English 207:
Big Books of American Literature
Bryn Mawr College
Spring 2006

"Alchemies of Mind":
The Emotional Landscape of
Classical Nineteenth-Century Texts


English House Lecture Hall
Tuesday and Thursday, 10-11:30
Anne Dalke (adalke@brynmawr.edu)

From Artography Canada

"Art is a symbolic presentation...of feeling."
(Suzanne Langer, Feeling and Form: A Theory of Art, 1953)

since feeling is first
who pays any attention
to the syntax of things
will never wholly kiss you

(e.e. cummings, 1973)

Emerson Fibs

Course Finale
On-line Course Forum

Lecture and Discussion Notes
Student Web Papers

Class Roster

Mid-Semester Evaluations

This course offers an exploration of the role emotion plays in writing and reading the classics of nineteenth-century American literature. We'll study four 19th-century American "big books": Herman Melville's Moby Dick, Harriet Beecher Stowe's Uncle Tom's Cabin, Nathaniel Hawthorne's The Scarlet Letter and Mark Twain's Adventures of Huckleberry Finn. We will also read one "mid-size" 19th-century literary text, Henry James's "The Turn of the Screw," and essays by William James, Charles Darwin, Sigmund Freud, Adam Smith, Ralph Waldo Emerson and Margaret Fuller. In addition, to help us in understanding what emotion is and how we use it, we will do some selected reading and have guest lectures in biology, philosophy, psychology and economics.

Together, we will think, talk and write our ways through this range of literary, cultural and scientific stories, asking what the relationship of emotion has been to the academic work we do, generally, and to the reading of classic American literary texts, in particular. As we read and revise what these texts might mean, we will ask how the relation between cognition and emotion ("thinking and feeling") might be configured differently.

Students will be expected to contribute to the education of their colleagues as well as to those beyond the bi-co by participating in a weekly on-line forum, and by putting their papers on the web.

Course Requirements:

"Emotion," 2002

T, 1/17: Feeling and Thinking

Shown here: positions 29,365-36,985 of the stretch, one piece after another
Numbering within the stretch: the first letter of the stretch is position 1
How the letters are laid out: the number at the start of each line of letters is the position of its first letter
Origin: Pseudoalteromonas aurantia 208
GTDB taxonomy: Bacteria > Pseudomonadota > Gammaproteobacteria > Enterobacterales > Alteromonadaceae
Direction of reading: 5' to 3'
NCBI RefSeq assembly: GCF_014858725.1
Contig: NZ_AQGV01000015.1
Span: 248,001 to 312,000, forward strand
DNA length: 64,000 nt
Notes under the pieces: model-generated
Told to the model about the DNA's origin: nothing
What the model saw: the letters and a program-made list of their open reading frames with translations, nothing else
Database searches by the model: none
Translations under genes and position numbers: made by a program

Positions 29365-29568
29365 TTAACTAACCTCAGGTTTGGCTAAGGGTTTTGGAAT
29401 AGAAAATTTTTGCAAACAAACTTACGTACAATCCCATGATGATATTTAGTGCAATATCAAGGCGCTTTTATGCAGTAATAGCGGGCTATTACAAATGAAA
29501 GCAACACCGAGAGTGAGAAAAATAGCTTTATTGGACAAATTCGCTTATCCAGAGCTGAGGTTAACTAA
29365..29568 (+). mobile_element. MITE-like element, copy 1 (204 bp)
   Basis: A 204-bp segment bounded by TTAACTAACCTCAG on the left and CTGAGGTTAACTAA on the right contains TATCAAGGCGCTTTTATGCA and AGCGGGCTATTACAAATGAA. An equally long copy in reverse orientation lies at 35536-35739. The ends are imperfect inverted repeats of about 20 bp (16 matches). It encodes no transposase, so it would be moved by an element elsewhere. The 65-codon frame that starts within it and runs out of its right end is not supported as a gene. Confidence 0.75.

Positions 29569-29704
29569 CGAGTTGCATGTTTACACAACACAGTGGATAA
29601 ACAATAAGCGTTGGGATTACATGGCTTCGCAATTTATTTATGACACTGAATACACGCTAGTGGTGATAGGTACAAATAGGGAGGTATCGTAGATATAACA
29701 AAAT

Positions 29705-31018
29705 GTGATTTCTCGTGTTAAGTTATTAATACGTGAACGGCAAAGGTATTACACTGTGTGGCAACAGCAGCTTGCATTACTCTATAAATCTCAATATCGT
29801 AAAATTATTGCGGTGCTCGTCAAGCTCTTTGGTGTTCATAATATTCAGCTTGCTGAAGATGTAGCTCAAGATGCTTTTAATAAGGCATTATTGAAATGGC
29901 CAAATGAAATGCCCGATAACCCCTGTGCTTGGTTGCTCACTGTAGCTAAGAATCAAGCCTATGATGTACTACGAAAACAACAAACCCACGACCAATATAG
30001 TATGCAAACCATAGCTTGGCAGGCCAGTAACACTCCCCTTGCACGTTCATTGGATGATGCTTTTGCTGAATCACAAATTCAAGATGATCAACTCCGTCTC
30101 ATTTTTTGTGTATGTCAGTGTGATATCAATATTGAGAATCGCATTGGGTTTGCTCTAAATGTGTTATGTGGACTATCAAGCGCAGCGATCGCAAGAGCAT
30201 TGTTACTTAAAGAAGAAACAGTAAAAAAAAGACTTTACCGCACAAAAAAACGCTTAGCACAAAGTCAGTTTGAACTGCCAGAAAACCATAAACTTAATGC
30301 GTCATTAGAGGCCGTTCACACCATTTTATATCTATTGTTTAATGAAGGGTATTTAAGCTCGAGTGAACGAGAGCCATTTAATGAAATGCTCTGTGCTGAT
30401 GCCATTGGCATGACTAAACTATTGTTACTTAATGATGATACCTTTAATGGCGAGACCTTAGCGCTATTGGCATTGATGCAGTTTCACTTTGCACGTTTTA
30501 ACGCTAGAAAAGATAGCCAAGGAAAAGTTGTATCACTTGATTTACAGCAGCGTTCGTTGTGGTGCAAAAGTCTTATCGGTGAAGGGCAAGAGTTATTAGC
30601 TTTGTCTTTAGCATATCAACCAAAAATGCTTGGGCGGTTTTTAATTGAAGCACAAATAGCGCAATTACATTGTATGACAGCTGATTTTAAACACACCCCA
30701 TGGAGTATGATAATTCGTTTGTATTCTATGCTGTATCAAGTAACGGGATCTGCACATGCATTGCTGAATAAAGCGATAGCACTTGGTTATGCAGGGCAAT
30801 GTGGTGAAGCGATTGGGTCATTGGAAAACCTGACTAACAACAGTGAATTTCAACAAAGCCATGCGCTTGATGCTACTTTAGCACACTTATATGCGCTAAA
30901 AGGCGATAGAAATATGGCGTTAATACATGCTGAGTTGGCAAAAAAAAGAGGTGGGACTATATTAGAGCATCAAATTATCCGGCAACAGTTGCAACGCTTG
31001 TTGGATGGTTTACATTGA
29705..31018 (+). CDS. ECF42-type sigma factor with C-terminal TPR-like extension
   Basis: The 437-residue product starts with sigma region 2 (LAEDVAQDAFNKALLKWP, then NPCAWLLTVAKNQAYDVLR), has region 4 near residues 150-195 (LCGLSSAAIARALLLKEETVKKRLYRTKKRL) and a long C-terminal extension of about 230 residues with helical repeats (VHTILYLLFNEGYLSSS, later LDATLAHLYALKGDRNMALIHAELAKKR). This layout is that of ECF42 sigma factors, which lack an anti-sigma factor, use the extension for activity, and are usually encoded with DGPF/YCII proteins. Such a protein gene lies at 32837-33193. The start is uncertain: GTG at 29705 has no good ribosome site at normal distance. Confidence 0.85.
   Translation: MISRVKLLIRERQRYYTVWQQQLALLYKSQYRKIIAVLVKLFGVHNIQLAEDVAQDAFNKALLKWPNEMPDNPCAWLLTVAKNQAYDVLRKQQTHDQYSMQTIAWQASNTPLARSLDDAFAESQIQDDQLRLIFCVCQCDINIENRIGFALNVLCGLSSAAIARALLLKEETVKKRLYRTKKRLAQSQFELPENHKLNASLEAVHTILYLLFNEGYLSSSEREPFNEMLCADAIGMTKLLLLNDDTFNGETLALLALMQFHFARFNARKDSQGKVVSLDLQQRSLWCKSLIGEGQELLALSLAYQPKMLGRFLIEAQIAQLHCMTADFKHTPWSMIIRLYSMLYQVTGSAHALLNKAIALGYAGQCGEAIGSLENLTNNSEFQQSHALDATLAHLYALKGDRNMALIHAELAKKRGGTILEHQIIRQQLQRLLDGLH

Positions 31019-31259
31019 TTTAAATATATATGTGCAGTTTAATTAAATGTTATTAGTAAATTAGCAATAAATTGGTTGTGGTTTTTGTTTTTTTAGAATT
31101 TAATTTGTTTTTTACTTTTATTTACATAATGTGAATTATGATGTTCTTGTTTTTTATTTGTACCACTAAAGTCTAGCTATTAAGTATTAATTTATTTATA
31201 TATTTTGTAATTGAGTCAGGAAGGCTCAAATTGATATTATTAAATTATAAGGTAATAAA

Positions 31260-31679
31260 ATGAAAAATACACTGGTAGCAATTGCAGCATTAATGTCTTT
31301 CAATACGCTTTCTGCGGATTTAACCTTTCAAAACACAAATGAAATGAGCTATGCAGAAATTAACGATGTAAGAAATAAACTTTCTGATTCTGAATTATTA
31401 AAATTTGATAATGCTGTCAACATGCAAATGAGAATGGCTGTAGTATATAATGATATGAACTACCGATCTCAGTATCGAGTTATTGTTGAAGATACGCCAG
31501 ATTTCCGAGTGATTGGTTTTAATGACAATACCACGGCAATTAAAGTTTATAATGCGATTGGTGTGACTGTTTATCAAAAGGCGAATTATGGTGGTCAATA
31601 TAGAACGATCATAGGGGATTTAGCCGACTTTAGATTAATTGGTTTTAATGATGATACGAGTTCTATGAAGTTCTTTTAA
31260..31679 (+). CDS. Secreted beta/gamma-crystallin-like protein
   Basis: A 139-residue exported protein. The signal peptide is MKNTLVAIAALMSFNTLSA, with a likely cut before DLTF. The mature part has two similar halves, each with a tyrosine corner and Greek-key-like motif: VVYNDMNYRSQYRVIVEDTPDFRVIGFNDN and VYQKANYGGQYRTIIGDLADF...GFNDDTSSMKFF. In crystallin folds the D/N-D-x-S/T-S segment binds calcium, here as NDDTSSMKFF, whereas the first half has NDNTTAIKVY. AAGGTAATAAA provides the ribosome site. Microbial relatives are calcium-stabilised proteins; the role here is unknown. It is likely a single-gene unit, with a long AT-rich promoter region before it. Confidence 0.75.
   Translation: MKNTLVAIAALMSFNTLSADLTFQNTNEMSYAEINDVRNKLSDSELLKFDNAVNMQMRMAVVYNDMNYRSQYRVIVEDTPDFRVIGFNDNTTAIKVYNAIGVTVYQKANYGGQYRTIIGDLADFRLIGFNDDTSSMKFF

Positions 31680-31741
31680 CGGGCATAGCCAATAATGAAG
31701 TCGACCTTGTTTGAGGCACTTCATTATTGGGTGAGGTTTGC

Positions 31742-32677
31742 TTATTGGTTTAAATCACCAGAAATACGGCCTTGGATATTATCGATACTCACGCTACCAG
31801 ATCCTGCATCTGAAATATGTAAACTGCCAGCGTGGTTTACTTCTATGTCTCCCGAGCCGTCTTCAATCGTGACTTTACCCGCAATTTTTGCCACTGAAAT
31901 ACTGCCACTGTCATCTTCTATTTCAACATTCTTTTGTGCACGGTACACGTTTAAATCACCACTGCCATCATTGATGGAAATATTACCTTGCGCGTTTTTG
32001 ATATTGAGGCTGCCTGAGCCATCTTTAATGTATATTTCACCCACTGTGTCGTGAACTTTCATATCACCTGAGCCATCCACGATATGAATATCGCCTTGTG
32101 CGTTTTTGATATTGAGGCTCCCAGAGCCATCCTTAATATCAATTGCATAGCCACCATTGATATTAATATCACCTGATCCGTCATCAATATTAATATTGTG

Mariah Carey, "Emotions"

James Averill, "I Feel, Therefore I Am--I Think." The Nature of Emotion: Fundamental Questions. Ed. Paul Ekman and Richard Davidson. New York: Oxford, 1994. 379-385.

James Elkins, "The Ivory Tower of Tearlessness." The Chronicle Review (November 9, 2001).

Th, 1/19: Feeling and Reading
Before class: post on-line a description of your reading experience
(=your emotional response to and post-reflections about) Henry James,
"The Turn of the Screw." 1898; rpt. Litrix Reading Room

T, 1/24
"The Turn of the Screw" continued

Th, 1/26: Regulating Emotion--What Moves Us, How and Why
William James, "What Is an Emotion?" Mind 9: 1884; rpt. Classics in the History of Psychology: An Internet Resrouce

Sigmund Freud. From "The Unconscious." 1915. "Anxiety." From A General Introduction to Psychoanalysis. 1916-17. Rpt. What Is an Emotion? Classic and Contemporary Readings. 2nd edition. Ed. Robert Solomon. New York: Oxford University Press, 2003. 98-109.

-----. Civilization and its Discontents. 1930; trans. and ed. James Strachey. New York: W.W. Norton, 1961. 11-35.

M, 1/30: opportunity for first 5-pp. paper, on Freud and/or the Jameses

T, 1/31
Guest Lecture by Peter Brodfuehrer (Department of Biology)

Charles Darwin, Chapters 1-3. The Expression of the Emotions in Man and Animals. 1872. Rpt. New York: Oxford, 1998. 33-87. (See also The Writings of Charles Darwin on the Web.)

Antonio Damasio. "Biological Regulation and Survival" and "Emotions and Feelings." Descartes' Error: Emotion, Reason and the Human Brain. New York: HarperCollins, 1994. 114-164.

Emotion Processing

Th, 2/2-T, 2/14
Herman Melville. Moby-Dick. 1851; rpt. Norton Critical Edition. Ed. Hershel Parker, Harrison Hayford. New York: W. W. Norton, 2002.

Th, 2/16: Reading Emotion--Our Literary Preferences
(recommended reading:)